A recent poll by the Paul Simon Institute for Public Policy at Southern Illinois University shows that more than half of all Illinoisans consider themselves Democrats.
By contrast, just 31 percent of the 600 registered voters surveyed earlier this month identified themselves as having Republican leanings.
That means GOP leaders need to figure out how to capture votes from the 9.5 percent who say they are independent and the 7.8 percent who simply said they didn’t know which party they identify with.
Even if you split that 17.3 percent down the middle at election time, Democrats are going to continue to dominate at election time.
That’s why it was so interesting to see how Republicans voted on the issue of gay marriage in the Illinois Senate recently.
Their party leader, Pat Brady, had come out in favor of the issue and was making phone calls last month urging Republicans to vote “yes.”
After the Republican losses in Illinois in the November election, his call was seen as a move toward the middle, much like some GOP lawmakers who decided to get behind a push to allow illegal immigrants to get special driver’s licenses.
Brady’s decision inspired a failed revolution among conservatives in the party. Among those calling for Brady’s ouster was the McLean County Republican Party’s central committee, headed by longtime chairman John Parrott of Bloomington.
In an ironic twist, newly elected state Sen. Jason Barickman, R-Bloomington, who represents a chunk of McLean County, was the lone Republican to vote in favor of legalizing gay marriage.
This outraged Parrott, who wouldn’t answer my question the other day whether he will be working to find someone to run against Barickman when the 37-year-old attorney is up for re-election in 2016.
But, while Barickman may be sitting on the hot seat these days, he isn’t sitting on the sidelines.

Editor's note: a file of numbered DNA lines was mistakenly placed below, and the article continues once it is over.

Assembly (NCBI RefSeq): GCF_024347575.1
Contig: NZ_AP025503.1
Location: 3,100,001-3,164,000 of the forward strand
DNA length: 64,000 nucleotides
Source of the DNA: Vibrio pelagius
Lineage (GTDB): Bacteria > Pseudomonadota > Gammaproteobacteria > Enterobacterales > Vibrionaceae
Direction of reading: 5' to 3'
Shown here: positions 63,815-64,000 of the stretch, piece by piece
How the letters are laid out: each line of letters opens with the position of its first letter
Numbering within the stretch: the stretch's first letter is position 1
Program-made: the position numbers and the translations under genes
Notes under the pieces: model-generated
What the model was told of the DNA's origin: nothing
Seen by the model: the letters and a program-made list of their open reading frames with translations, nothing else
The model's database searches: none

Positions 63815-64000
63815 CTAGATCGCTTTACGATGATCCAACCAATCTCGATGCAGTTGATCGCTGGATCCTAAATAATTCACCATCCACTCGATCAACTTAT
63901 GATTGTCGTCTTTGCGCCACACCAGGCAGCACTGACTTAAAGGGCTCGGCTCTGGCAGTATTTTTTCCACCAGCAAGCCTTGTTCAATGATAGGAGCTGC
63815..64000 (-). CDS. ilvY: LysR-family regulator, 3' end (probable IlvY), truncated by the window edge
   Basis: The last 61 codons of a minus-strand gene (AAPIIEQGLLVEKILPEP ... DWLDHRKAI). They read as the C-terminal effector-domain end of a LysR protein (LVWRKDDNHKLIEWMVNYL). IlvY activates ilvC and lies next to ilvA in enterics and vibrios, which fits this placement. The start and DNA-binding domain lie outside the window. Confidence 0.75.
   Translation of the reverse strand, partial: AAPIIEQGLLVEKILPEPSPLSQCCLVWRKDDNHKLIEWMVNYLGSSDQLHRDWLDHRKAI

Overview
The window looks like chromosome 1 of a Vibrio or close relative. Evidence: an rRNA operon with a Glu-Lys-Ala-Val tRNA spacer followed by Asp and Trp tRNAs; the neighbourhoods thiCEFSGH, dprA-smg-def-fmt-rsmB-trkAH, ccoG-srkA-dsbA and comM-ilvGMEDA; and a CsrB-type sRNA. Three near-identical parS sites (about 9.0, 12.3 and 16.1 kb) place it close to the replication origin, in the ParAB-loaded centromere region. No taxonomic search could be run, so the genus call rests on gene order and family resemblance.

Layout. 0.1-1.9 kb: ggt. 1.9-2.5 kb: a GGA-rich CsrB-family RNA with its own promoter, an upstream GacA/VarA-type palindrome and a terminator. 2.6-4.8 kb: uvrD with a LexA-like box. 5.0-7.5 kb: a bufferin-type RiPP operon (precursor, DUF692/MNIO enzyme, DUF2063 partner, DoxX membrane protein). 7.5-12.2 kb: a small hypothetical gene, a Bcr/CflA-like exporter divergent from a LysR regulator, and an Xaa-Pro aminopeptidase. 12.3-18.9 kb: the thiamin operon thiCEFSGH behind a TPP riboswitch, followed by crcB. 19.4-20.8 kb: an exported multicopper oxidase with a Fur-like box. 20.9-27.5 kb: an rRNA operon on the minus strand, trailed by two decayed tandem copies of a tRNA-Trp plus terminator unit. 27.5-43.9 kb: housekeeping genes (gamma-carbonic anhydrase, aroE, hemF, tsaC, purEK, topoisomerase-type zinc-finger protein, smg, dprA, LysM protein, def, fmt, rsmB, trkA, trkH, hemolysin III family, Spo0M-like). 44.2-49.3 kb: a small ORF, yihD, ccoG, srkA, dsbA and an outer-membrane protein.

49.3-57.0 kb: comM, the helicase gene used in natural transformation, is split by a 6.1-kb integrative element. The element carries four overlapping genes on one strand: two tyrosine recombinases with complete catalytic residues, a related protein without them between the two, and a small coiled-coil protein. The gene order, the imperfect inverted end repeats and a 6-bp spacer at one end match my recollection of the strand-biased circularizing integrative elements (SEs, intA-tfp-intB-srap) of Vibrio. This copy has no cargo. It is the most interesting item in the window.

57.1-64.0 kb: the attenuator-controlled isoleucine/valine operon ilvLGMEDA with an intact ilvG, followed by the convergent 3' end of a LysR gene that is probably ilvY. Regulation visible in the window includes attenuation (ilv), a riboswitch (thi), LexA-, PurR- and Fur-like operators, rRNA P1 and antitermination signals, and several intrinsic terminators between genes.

That would be Parrott. He recently put his party chairmanship duties on hold for a few months, announcing to members of his inner circle that he’s taking a leave of absence to get his business on track. Parrott recently bought a work clothes supply company and was traveling on business in Nevada when I reached him last week.
He said he’s left the operation of the county party to his colleagues and will get back in the saddle in April or May.
“I have been extremely busy because of the activity going on,” Parrott said. “I thought it was a good time to do what I’ve got to get done.”
Parrott’s absence could be good for Barickman: The freshman senator won’t have to face the angry former head of the Illinois Christian Coalition for at least a few months.
Barickman’s controversial vote, however, is going to be parsed a million different ways.
While he described his decision to push his green button as “the right thing to do,” some Republicans believe he decided that a “yes” vote would put him in the good graces of Brady when it comes time to start parceling out slots in the 2014 statewide election.
Would a downstate Republican who favors gay marriage help balance out a gubernatorial ticket led by a more conservative suburban candidate?
It’s just one more thing for Republicans to consider in their attempt to become relevant in Illinois politics again.
State Sen. Dave Luechtefeld, R-Okawville, will be among a handful of legislators meeting with S.A. “Tony” Godinez on Wednesday.
Godinez heads the troubled Illinois Department of Corrections. He has been in the cross hairs for the past year because of overcrowding and what rank-and-file employees say is a corresponding rise in violence.
Perhaps the delegation can finally get an answer on exactly when the agency will launch an early inmate release program that’s been in the works for months.
Gov. Pat Quinn last week said the program had indeed begun.
“It’s starting right now; we’re carrying it out right now,” Quinn told reporters during a rare visit to the capital city.
That comment triggered a scramble among his press staffers who tried to walk the statement back after it was learned the program hadn’t actually started.
Perhaps Quinn should join Luechtefeld at the meeting so he can find out what’s going on in his own agency.